However a recent study has drawn a link between victimization and bullying in teenage years to later adult depression.
One well-known fact about depression is the prevalence increases rapidly from childhood to early adulthood. In studies of animals, researchers have observed the long-lasting effects of negative social interactions during early adolescence; in fact, the effects of an unhappy past endure into adulthood. For these reason, researchers believe a contributing factor could be peer bullying.
Overall, 2,668 of the participants had data on bullying and depression as well as other factors that may have caused depression - such as previous bullying in childhood, mental and behavioural problems, family set-up and stressful life events.
When the other factors were taken into account, frequently bullied teenagers still had around a two-fold increase in odds of depression compared with those who weren't bullied.
The association was the same for both males and females.
There is research to indicate that girls suffer higher rates of anxiety and depression than boys.
The review, which has been published in the in the Australian and New Zealand Journal of Psychiatry, looked at 19 extensive studies conducted across 12 countries and found that teenage girls in Northern Europe, the UK and China are specifically experiencing an increase in mental health problems.
The studies leader, Dr William Bor from the University of Queensland, told the Daily Mail Australia that a combination of cultural, schooling and economic factors are most likely to be leading to the growing problem.
'There appears to be increasing school distress amongst girls as they negotiate their way through the last parts of their school careers,' Dr Bor said to the Mail.
'They face difficult choices and pressures and the modern education system appears to be more problematic for girls – so the issue there is the stress of making future decisions and how they cope with them.'
However culture is also believed to have a significant impact on mental health issues within young women, who are well known to struggle with identity and appearance issues.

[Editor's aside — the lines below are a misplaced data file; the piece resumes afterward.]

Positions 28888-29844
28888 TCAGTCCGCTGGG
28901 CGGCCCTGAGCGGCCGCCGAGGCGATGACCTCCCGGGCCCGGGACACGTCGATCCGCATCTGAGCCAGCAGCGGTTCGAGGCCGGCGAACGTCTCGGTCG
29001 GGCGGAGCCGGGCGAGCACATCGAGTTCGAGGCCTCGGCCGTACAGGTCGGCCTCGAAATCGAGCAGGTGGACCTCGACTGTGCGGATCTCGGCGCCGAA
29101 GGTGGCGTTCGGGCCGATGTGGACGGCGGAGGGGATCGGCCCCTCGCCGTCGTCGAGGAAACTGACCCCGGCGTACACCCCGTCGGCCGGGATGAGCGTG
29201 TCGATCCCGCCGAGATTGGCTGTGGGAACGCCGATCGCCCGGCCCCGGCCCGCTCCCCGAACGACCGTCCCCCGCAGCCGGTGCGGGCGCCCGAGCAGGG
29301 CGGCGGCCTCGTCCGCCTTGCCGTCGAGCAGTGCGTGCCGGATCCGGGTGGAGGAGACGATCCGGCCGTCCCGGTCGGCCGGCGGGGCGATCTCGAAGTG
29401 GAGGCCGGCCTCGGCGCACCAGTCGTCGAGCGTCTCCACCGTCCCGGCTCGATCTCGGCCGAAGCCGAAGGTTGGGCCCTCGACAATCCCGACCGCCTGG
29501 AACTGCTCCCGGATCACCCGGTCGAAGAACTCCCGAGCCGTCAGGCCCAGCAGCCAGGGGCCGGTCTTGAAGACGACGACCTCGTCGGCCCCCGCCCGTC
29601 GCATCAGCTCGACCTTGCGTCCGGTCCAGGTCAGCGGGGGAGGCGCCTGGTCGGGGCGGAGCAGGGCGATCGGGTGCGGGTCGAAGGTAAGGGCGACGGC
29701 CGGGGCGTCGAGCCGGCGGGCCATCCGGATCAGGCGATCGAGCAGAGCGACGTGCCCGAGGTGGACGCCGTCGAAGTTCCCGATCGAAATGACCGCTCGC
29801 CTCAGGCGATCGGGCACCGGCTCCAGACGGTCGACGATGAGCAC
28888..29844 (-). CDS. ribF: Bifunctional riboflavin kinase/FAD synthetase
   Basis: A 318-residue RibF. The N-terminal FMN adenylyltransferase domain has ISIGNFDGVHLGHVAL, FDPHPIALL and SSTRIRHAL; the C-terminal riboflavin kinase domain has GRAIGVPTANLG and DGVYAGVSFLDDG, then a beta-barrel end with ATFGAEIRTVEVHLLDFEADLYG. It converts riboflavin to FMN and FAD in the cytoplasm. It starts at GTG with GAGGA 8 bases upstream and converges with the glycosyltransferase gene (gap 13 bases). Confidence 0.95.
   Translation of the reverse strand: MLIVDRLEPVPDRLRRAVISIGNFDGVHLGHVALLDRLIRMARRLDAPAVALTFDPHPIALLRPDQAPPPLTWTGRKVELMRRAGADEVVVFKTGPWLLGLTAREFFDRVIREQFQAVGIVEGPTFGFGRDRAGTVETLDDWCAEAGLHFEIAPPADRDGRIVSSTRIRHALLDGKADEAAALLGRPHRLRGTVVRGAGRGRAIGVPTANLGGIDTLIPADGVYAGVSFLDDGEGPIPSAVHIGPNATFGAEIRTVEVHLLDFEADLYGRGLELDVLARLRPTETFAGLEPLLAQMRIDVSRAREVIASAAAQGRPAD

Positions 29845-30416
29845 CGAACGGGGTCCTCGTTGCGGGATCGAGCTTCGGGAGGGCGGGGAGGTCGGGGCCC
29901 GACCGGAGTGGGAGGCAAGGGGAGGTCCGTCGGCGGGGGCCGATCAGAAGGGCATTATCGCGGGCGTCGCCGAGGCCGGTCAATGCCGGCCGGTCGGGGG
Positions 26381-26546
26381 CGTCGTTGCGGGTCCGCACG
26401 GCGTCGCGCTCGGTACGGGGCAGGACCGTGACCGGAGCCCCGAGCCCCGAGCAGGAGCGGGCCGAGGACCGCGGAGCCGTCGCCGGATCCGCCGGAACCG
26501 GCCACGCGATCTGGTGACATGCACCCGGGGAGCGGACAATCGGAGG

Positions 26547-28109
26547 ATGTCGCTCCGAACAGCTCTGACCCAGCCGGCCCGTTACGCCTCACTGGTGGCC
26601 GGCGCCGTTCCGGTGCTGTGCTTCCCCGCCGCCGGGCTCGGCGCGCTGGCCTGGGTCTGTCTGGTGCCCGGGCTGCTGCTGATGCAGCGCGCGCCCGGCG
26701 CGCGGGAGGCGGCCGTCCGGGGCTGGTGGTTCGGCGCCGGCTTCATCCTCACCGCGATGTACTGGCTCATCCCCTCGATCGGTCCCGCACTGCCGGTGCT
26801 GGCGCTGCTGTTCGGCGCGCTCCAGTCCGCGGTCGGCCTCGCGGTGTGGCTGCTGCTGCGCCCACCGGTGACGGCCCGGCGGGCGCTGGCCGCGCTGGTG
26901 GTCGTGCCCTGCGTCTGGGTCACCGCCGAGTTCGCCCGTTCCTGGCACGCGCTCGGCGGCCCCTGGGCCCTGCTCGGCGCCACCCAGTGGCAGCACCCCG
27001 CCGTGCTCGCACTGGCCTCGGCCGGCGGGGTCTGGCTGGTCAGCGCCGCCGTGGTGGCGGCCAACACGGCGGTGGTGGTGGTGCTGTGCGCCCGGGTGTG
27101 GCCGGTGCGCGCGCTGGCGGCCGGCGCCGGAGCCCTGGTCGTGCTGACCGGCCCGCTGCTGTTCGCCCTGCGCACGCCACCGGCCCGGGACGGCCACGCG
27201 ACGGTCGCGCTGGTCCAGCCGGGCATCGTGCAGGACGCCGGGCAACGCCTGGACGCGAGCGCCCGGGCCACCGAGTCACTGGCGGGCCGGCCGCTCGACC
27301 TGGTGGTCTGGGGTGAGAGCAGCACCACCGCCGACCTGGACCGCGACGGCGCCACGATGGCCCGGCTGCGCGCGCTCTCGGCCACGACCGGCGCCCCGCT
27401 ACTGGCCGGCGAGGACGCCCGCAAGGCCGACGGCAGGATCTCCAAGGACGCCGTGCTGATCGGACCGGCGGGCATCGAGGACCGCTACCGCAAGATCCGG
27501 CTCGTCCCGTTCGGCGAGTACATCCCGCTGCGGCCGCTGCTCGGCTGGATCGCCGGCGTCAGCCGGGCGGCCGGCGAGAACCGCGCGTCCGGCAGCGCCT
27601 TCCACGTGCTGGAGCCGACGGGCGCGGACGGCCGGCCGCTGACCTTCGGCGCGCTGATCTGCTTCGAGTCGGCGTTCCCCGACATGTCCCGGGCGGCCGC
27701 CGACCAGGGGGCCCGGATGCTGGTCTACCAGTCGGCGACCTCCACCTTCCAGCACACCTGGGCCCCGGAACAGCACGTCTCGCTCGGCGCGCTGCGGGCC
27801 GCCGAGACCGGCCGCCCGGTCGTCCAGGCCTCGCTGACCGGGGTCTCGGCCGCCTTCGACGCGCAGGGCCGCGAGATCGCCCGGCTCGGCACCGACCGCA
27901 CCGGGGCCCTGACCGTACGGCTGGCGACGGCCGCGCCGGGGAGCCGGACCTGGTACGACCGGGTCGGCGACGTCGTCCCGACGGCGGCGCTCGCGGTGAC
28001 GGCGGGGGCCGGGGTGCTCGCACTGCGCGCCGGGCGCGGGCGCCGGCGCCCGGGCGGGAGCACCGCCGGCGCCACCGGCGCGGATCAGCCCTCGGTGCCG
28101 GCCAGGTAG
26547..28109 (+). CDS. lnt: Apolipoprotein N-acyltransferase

'Culture has high expectation on girls in terms of appearance and weight,' Dr Bor said.
'There's a lot of speculation about the pressure on girls in terms of early sexualization and concerns they have about body image.
The most common type of bullying was name-calling (36 per cent), while 23 per cent had belongings taken from them.
Most teenagers never told a teacher or a parent, but up to 75 per cent told an adult about physical bullying such as being hit or beaten up.
The researchers said that, if this were a causal relationship, up to 30 per cent of depression in early adulthood could be attributable to bullying in teenage years.
Professor Bowes said that bullying could make a 'substantial contribution' to the overall burden of depression.
She said: 'While this is an observational study and no definitive conclusions can be drawn about cause and effect, interventions to reduce bullying in schools could reduce depression in later life.'
Dr Maria Ttofi, of Cambridge University, who wrote an editorial on the study, said the findings show the need for clear anti bullying messages to be endorsed by parents, schools and practitioners.
She also called for more research to establish the causal links between bullying and depression, and to drive specific interventions to reduce victimisation.
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